bank groups invest in companies that abuse human rights
AXA, ING, Fortis, Dexia and KBC have invested more
than US$ 8 billion (more
than €6.6 billion) in companies that are involed in the violations of
human rights. That is the conclusion of research from Netwerk Vlaanderen, the
results of which are published today. The companies and projects that the banks
invest in have been criticised due to practices such as support for dictatorial
regimes, forced relocations of population, and forced labour.
The report from Netwerk Vlaanderen “Where
are the borders? Research into the financial links between five bank groups and
companies that abuse human rights”, reveals investments in fourteen controversial
companies and a number of
large-scale infrastructure projects. Netwerk Vlaanderen researched the official
investment policies of the banks, and puts this into contrast with the facts.
This research report forms part of the campaign “My Money. Clear Conscience?”. This campaign, run by Netwerk Vlaanderen, aims to
point out to banks where their social responsibility lies. My Money. Clear
Conscience? calls on the banks to end their controversial investments, and to
make public which companies are financied with the money of their clients.
Support for dictatorships
five researched banks invest a combined total of almost US$ 2.4 billion in shares of Total. Total currently has
investments in a gas pipeline in Burma, a land that it ruled with an iron fist
by a military junta. Total refuses to pay attention to the international call
for disinvestment. The company uses Burmese soldiers, known for their extreme
brutality, to clear and protect the route of the pipeline. This Total project
ensures a substantial income for the military rulers of the country. The
oppression of the local population is strengthened by the activities of Total.
Aung San Suu Kyi, leader of the democratic opposition and winner of the
Nobel peace prize, has referred to Total as the greatest supporter of the
military dictatorship in Burma.
However, the Belgian banks that were the subject of this research appear
to have no problem with investing in this company.
of the rights of workers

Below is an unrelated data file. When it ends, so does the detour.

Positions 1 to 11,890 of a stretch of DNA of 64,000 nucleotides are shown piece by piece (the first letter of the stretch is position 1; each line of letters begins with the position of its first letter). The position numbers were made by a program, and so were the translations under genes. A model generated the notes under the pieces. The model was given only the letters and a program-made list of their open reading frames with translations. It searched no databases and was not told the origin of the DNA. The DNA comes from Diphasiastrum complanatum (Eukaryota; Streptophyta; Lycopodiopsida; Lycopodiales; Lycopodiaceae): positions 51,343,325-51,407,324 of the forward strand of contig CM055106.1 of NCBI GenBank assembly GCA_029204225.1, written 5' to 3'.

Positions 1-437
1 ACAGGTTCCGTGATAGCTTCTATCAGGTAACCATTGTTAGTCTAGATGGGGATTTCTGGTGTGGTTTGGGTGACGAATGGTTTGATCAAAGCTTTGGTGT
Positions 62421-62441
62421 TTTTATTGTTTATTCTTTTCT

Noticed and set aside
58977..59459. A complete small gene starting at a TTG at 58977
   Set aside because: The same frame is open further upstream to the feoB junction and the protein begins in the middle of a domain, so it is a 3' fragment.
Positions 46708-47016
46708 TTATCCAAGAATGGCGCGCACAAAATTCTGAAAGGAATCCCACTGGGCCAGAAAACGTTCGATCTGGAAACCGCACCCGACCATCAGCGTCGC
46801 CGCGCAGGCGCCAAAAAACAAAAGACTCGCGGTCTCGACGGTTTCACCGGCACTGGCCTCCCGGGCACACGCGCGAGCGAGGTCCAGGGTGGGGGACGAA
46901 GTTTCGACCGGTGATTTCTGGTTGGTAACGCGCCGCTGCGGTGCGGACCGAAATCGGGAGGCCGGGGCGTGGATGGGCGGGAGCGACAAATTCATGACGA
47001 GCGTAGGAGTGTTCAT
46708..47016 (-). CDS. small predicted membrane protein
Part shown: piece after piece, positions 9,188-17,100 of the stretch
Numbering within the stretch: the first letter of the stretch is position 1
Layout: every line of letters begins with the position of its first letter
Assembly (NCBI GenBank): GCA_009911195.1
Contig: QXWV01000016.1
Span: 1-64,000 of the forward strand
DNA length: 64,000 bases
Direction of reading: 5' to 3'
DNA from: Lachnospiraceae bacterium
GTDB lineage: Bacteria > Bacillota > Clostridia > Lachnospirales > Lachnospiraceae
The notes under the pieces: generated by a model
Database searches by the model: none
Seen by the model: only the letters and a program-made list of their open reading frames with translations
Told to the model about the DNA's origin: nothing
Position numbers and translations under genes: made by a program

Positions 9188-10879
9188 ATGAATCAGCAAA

five researched bank groups have invested a combined total of more than US$ 1.6 billion in Wal-Mart. This US distributon chain is
widely known for its continued breaches of basic workers’ rights.
Wal-Mart has been condemned for breaching the child labour laws in its warehouses. In the United States there are still dozens of cases pending against the company for 'union-busting'. The management registers, threatens and illegally fires trade union activists. Trade unions are not welcomed by Wal-Mart, and Wal-Mart has already been found guilty of ‘union busting’ on a number of occasions. Poor conditions are also routine in the subcontractors of Wal-Mart, which advertises itself using the slogan ‘Always Low Prices’.
Wal-Mart doesn't seem to take much notice of these criticisms. The
company has taken hardly any action to improve these terrible working conditions.
Wal-Mart continues to be far behind other companies in this respect. However,
the five researched banks believe that investing in Wal-Mart is perfectly
Human rights abuses related to infrastructure
KBC, Fortis, Dexia and ING are also heavily involed in large-scale
projects that have been linked to human rights abuses.One example of this is the
BTC pipeline, that runs through
Turkey, Azerbaijan and Georgia.
The project has been called into question because
of the support for undemocratic regimes, the fueling of regional conflicts, the violation of human rights, and environmental damage.
Many communities protested against these practices, but the protests were
heavily repressed in all three countries. The consultation with the effected
communities left a lot to be desired. Those making their criticisms of the
pipeline public were often the target of serious repression, arrest and
intimidation by the authorities. This is not surprising given the human rights
situation in each of the countries.
Despite these problems, banks including KBC, ING and Dexia see no problem in financing the BTC project. Multiple protests against their involvement in the BTC project have been ignored.
Towards a watertight human rights policy
examples given above are just a glimpse of the practices that are revelaed in
the Netwerk Vlaanderen report “Where are the borders?”. The following
conclusion can be drawn from the findings of the report: The polices of AXA,
Dexia, Fortis, ING and KBC offer no guarantees against investments in the
violation of human rights.
Netwerk Vlaanderen asks that the bank groups investigate and put an end
to their investments in companies that are accused of serious breaches of human
Savers and investrs cannot judge the human rights profile of their bank
group without clear information. Therefore, Netwerk Vlaanderen also demands that
the banks make their human rights policies public, along with a list of the
companies and governments in which they are investing.
complete report goes into much more detail regarding these challenges for the
bank world, and gives a number of concrete steps that can be taken to achieve a
more watertight human rights policy.
Press spokesperson: Inez Louwagie, +32 (0)2 201 07 70
and +32 (0)498 68 29 40, email@example.com
information about Netwerk Vlaanderen can be found at: www.netwerkvlaanderen.be
Netwerk Vlaanderen campaigns for a positive use of money, and
develops sustainable saving and investment products.
Vlaanderen is a member of BankTrack, an international movement for sustainability in the financial sector, www.banktrack.org